Laboratory Evaluation of Different Geosynthetics for Water Drainage


During road construction, soils are often compacted at the optimum water content to achieve maximum dry density and best performance. After construction is completed, the soil water content in the field will inevitably increase with time due to capillary rise, rainfall infiltration, and other factors. Conventional drainage systems rely on geomaterials or geosynthetics with large pores to drain gravity (or free) water but cannot drain out capillary water. The excess water in the road system causes pavement deterioration under repetitive traffic load. Recently, two new types of geosynthetics were used as drainage materials. However, most of the field tests were inconclusive due to complicated site conditions and soil nonuniformity. The relative performances of these drainage geosynthetics and their working mechanisms were largely unclear. In this study, laboratory tests were conducted to quantify the cumulative amount of water drained under different drainage situations. The volumetric water content of soils was monitored by moisture sensors and the water contents of soils under different drainage situations were evaluated and compared. Finally, the working mechanisms of different drainage materials were discussed.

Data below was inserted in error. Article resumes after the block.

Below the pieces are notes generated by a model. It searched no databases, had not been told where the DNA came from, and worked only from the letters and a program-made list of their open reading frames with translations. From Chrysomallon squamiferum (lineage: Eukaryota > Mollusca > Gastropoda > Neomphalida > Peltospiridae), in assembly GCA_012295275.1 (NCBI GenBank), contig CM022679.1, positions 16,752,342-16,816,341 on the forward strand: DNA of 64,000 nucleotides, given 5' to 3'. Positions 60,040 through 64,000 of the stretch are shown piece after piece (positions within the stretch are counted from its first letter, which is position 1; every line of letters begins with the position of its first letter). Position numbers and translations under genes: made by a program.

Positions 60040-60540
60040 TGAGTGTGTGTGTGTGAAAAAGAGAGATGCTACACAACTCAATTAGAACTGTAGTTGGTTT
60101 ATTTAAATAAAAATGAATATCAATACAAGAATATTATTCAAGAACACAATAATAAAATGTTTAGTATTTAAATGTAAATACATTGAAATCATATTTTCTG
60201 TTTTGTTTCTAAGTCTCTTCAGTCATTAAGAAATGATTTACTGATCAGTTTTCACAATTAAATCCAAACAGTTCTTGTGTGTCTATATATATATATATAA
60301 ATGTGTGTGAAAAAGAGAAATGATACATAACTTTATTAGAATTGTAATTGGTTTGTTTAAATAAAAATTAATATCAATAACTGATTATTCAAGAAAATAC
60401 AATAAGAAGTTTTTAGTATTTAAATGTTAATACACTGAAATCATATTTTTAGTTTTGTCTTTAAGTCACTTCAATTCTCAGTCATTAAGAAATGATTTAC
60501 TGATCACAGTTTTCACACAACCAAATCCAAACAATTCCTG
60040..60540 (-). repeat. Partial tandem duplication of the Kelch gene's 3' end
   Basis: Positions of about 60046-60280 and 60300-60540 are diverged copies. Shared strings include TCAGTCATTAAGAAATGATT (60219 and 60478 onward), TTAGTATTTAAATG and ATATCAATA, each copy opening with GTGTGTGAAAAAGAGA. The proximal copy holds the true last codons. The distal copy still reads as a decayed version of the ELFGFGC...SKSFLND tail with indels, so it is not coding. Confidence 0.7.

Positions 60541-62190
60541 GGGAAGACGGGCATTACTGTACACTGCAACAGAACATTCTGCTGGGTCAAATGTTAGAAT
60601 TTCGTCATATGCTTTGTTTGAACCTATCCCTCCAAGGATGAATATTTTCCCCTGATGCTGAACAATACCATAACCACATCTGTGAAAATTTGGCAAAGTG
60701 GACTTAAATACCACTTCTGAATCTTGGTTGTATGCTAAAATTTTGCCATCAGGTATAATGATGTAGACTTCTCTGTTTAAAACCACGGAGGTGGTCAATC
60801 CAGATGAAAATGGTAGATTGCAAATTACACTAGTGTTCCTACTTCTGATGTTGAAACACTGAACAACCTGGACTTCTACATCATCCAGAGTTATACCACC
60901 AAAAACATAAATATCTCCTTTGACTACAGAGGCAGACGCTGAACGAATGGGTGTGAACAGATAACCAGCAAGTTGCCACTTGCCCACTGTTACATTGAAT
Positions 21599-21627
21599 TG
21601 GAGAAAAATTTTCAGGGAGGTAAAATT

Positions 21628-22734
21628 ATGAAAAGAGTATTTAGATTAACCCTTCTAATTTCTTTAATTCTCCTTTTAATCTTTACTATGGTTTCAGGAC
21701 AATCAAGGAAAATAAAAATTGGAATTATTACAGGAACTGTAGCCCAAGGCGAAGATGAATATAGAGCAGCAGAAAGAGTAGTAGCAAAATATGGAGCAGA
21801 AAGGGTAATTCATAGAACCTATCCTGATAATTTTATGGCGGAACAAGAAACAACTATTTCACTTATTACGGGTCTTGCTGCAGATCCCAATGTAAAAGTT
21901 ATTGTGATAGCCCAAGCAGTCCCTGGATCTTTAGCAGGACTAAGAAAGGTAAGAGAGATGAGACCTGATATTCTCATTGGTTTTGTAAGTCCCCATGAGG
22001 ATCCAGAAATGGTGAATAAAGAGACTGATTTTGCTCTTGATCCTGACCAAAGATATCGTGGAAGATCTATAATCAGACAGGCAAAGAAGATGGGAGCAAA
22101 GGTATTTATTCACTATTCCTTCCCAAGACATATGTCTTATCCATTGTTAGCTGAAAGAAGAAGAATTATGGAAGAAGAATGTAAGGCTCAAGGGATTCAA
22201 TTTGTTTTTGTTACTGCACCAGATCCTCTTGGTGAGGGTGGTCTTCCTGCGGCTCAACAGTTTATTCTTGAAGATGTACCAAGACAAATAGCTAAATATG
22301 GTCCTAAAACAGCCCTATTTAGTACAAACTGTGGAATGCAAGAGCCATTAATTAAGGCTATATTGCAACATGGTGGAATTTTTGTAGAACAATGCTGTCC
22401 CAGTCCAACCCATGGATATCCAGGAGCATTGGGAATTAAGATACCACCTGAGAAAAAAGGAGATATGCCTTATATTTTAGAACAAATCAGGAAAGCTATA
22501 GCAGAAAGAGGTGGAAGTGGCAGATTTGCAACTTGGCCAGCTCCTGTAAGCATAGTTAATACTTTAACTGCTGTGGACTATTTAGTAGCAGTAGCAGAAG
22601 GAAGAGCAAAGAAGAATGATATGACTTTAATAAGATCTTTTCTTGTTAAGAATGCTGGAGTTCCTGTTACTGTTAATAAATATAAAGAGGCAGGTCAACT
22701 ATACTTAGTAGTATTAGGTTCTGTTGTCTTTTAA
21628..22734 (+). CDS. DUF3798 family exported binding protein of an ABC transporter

Civil, Architectural and Environmental Engineering

Keywords and Phrases

Capillary water; Drainage belt; Geosynthetics; Unsaturated soil; Water retention curve; Wicking geotextile

International Standard Serial Number (ISSN)

1751-7613; 1072-6349

Document Type

Article - Journal

Document Version


File Type





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Publication Date

01 Jun 2022